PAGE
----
William Wagner–York’s Renaissance Man
Marriage Certificate–Engraving by William Waqner
Perhaps some of you have marriage certificates that came down through your family similar to the one above. They were created by the multi-talented Yorker, William Wagner (1800-1869).
Wagner was a nationally known engraver and die-sinker. Some of his other occupations included banker, printer and druggist. Wagner held several civic offices, including Chief Burgess of York.
One of the legacies that Wagner left to York Countians is a book of 38 watercolors that he painted of various scenes of York in 1830. Through these images, which he executed with the skill of an engraver, we know precisely how the York area looked nearly 200 years ago. The originals are now in the collections of York County Heritage Trust, who published a replica of Wagner’s book of drawings several years ago. These are now available at the YCHT Museum Shop at a very reasonable cost.
For more on William Wagner, see below for my previous York Sunday News column on one of York County’s most talented individuals.
Scenes of York engraved by William Wagner for York Bank currency
The Talented William Wagner
Our paper money has undergone change recently. The “greenbacks” aren’t just green anymore. Whatever their color, they are still uniform nationwide, not like the days when you could pay your debts with a bank note beautifully engraved with a scene of York.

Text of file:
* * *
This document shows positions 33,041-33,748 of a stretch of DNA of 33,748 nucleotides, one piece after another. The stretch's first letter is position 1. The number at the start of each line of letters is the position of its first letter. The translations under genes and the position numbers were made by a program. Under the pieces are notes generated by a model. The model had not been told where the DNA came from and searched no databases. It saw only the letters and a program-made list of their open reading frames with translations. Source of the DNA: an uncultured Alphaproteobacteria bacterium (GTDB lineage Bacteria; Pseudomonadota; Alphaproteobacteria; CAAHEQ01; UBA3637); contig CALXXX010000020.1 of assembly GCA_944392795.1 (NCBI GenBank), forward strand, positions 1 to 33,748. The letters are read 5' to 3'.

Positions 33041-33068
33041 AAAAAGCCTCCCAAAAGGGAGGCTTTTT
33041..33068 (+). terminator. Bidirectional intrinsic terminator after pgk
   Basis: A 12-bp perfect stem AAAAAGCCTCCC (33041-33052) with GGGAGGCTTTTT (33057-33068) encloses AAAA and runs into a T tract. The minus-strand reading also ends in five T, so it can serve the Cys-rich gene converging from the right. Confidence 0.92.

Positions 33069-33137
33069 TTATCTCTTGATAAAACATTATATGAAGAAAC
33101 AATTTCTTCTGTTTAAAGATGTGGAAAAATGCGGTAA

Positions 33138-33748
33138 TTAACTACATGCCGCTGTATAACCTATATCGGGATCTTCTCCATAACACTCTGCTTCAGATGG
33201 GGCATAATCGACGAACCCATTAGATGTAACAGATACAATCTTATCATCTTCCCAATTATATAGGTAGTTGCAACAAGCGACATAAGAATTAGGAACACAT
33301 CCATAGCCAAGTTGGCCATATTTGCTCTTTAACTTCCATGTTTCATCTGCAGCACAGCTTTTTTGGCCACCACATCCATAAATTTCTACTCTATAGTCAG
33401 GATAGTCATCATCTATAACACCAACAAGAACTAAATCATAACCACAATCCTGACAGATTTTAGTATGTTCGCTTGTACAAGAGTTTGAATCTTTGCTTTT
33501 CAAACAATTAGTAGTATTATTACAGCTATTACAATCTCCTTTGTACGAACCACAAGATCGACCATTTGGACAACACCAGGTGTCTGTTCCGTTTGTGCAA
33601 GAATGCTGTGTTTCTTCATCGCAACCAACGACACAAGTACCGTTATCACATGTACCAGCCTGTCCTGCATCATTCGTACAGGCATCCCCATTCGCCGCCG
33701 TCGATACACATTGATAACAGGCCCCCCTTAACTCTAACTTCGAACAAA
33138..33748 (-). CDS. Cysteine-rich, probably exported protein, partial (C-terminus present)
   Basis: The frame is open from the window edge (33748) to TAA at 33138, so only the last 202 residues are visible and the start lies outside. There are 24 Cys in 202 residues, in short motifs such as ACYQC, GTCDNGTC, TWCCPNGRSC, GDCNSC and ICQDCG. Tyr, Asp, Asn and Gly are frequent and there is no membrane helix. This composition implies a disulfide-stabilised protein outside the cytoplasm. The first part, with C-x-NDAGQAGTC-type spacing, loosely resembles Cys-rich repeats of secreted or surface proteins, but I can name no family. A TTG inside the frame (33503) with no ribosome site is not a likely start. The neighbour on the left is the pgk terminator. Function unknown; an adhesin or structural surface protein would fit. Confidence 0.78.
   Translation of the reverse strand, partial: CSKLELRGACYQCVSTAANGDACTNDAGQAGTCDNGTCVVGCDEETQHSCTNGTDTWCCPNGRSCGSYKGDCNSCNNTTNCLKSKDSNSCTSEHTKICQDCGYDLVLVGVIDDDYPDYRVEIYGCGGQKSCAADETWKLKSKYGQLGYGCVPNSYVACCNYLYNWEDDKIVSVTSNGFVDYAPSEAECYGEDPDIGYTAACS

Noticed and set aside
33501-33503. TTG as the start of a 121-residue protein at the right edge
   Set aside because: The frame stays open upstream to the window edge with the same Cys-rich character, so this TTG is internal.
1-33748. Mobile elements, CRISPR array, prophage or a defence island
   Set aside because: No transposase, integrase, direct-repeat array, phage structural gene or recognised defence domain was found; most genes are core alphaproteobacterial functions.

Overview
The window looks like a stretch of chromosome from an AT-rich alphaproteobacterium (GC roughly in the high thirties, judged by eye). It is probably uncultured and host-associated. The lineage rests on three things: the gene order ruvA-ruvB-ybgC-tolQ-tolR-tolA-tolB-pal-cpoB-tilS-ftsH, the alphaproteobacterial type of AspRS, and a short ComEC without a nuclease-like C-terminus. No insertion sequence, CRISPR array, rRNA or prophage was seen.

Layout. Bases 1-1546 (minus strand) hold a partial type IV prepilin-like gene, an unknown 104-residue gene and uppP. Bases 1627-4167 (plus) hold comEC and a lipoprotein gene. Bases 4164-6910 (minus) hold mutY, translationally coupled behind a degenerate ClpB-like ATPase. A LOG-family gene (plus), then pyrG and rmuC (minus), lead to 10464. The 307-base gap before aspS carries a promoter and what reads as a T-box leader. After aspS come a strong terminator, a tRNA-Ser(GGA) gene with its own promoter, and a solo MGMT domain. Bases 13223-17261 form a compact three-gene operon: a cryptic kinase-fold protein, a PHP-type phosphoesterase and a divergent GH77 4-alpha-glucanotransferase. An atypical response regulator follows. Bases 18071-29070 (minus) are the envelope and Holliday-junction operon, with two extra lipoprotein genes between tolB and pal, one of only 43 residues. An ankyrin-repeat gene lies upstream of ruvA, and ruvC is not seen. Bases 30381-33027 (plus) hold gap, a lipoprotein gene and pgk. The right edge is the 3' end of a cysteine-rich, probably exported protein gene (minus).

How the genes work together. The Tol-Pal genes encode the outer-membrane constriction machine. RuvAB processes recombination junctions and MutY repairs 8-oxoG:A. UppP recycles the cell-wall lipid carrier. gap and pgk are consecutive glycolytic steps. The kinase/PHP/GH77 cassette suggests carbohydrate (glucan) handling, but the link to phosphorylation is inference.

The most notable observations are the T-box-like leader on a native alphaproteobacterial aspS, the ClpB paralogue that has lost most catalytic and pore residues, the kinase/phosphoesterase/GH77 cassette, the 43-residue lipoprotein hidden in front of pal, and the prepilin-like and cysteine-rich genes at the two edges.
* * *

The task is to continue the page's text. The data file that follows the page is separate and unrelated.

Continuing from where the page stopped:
William Wagner was a nationally known engraver and a great deal more. He was born in 1800, one of six children of German Reformed minister Daniel Wagner and the former Anna Marie Reitzel. Although his father died when he was ten, William grew up among thriving older siblings. His oldest brother George, a War of 1812 veteran, was a merchant, in partnership with brother Samuel. They sold necessities, such as wine vinegar and candles. George also served as secretary of the local Society for Detection of Horse Thieves until he died in 1823.
An amateur beekeeper, Samuel Wagner was the first editor of the American Bee Journal, and he also edited the Lancaster Examiner. He went on to publish two York newspapers, the English York Recorder, and the German Der Republicanische Herald. After selling the newspapers Samuel became Cashier of the York Bank, York’s first bank.
The Wagner girls married successful husbands. Anna Maria wed tobacconist Martin Danner. Catherine’s husband was brewer Jacob Barnitz, Jr., and Elizabeth married Frederick Rauhauser, a German Reformed pastor.
Successful as his siblings were, young William spread his talents even wider. According to the York Recorder, in 1824 he moved his two-year-old drug business to the northwest corner of Main [Market] and Beaver streets, at ‘The Sign of the Gold Mortar.” The ad also announced that he would continue his engraving and his copperplate printing. William was already a skilled engraver by the time he was 21, when he published the still-useful 1821 Map of York & Adams Counties from actual survey with partner Daniel Small. It sold for one dollar plain, or one dollar and fifty cents colored [by hand]. Orders were taken by subscription, with a gratis copy offered to anyone obtaining ten subscribers. That July the York Republican reported the plate for the map was in the hands of the copperplate printer in Philadelphia. At 20 x 24 inches it may have been too large to have been printed locally. A descendant has presented the original copyright certificate for the map, signed by John Quincy Adams, to the York County Heritage Trust Library/Archives.